When Congress, which should represent the will of the people, refuses to act, then it is incumbent upon the states to step into the breach.
Congress has failed - for years - to enact even the simplest, common-sense legislation to protect Americans from escalating gun violence. Not even the slaughter of 20 first graders and six educators five years ago could budge a majority of Congress, though there is a glimmer of hope for some sort of action after the shooting deaths of 14 high school students and three educators in Parkland, Florida two weeks ago.
Governors of several forward-thinking states cannot - and should not - wait for Congress to act. Someone in leadership has to summon courage and take charge for the sake of public safety.
The governors of four Northeast states - Connecticut, New York, New Jersey and Rhode Island - announced Feb. 22 a new coalition called States for Gun Safety and were joined Monday by the governors of Delaware, Massachusetts and Puerto Rico. Together they represent more than 35 million Americans.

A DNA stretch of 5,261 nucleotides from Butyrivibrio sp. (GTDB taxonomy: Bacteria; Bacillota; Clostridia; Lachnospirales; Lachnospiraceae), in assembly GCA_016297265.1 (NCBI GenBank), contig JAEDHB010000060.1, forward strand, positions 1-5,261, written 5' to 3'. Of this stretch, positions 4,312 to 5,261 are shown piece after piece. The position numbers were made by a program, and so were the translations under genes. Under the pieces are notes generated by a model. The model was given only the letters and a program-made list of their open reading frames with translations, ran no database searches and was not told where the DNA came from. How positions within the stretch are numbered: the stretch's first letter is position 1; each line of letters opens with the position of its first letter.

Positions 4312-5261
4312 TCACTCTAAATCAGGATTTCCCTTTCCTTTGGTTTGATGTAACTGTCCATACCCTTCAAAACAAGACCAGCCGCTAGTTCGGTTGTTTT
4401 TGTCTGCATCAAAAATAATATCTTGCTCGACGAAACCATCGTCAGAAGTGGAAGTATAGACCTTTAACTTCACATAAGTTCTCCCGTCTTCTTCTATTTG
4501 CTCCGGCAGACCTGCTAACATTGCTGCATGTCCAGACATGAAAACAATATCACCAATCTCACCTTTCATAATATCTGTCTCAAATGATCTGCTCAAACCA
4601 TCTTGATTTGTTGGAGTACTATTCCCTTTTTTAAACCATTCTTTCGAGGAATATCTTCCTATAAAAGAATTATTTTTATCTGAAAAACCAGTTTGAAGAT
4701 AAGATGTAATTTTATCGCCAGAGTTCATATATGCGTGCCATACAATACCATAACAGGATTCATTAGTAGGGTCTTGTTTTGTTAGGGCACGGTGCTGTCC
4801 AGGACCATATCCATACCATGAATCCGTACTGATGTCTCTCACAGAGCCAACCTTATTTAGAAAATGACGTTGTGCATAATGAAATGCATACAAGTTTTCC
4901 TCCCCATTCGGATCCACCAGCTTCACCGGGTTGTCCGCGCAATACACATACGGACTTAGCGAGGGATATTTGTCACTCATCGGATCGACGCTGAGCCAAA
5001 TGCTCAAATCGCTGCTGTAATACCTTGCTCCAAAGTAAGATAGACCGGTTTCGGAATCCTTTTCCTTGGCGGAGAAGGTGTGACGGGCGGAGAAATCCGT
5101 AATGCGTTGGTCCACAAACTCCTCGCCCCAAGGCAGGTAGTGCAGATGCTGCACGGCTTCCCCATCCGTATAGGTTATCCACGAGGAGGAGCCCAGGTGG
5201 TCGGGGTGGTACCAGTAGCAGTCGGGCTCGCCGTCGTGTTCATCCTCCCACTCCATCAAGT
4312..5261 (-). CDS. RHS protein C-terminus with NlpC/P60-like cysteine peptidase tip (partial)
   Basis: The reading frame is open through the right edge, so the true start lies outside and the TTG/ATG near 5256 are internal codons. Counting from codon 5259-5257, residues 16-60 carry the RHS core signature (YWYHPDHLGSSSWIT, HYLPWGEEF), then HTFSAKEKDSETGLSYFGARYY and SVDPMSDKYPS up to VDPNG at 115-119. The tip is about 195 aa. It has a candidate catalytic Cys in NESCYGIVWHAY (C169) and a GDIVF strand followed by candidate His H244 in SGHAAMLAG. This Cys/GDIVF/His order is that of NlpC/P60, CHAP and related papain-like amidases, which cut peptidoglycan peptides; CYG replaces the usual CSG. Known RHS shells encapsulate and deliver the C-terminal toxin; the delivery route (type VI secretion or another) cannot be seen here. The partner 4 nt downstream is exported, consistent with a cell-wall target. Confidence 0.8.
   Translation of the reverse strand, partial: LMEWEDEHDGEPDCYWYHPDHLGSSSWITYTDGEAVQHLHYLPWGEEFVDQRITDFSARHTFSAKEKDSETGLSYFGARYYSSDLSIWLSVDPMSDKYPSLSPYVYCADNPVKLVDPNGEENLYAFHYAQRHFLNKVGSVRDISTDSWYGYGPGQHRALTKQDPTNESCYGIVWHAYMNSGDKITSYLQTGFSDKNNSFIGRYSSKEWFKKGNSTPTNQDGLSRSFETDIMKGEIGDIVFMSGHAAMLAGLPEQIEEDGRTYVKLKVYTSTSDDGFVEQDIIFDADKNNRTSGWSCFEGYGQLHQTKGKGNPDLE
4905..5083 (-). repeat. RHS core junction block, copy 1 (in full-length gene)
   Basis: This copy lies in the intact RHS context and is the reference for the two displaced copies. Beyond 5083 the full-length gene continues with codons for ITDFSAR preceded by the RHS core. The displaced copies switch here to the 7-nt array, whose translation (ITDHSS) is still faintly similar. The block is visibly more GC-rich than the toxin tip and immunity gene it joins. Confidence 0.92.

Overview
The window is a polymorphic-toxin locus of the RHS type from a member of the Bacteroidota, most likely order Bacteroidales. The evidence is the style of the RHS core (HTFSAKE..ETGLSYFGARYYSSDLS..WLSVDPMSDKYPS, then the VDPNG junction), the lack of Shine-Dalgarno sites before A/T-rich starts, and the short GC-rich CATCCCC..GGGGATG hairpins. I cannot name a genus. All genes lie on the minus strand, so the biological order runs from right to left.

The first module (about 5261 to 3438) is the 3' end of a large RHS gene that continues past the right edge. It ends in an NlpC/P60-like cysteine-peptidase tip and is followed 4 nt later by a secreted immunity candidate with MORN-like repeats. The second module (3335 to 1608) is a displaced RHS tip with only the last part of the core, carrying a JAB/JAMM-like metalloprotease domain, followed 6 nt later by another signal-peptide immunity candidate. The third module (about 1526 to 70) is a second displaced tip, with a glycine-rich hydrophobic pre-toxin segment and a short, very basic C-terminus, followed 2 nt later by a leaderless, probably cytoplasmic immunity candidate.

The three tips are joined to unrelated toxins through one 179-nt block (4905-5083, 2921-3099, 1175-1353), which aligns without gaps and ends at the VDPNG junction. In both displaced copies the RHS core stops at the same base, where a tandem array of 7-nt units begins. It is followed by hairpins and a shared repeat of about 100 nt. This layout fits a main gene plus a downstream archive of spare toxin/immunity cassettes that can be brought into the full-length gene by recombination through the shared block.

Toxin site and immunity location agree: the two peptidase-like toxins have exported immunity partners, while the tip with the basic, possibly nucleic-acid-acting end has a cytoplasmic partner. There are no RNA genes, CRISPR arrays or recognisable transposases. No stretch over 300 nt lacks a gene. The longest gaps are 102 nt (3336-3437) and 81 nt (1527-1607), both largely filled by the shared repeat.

Through sharing information collected on law enforcement databases, the coalition intends to halt the flow of illegal out-of-state guns. As important as what the States for Gun Safety coalition will do, notice also what it will not do.
It will not enact tougher new gun legislation. Its task is to coordinate and better enforce what already exists. Even the most ardent Second Amendment advocates could not reasonably argue with enforcing existing regulations.
We encourage more states to join the coalition and further strengthen the network of sharing information.
In the absence of a strong political will in the majority of Congress, the states must do what they can to protect citizens.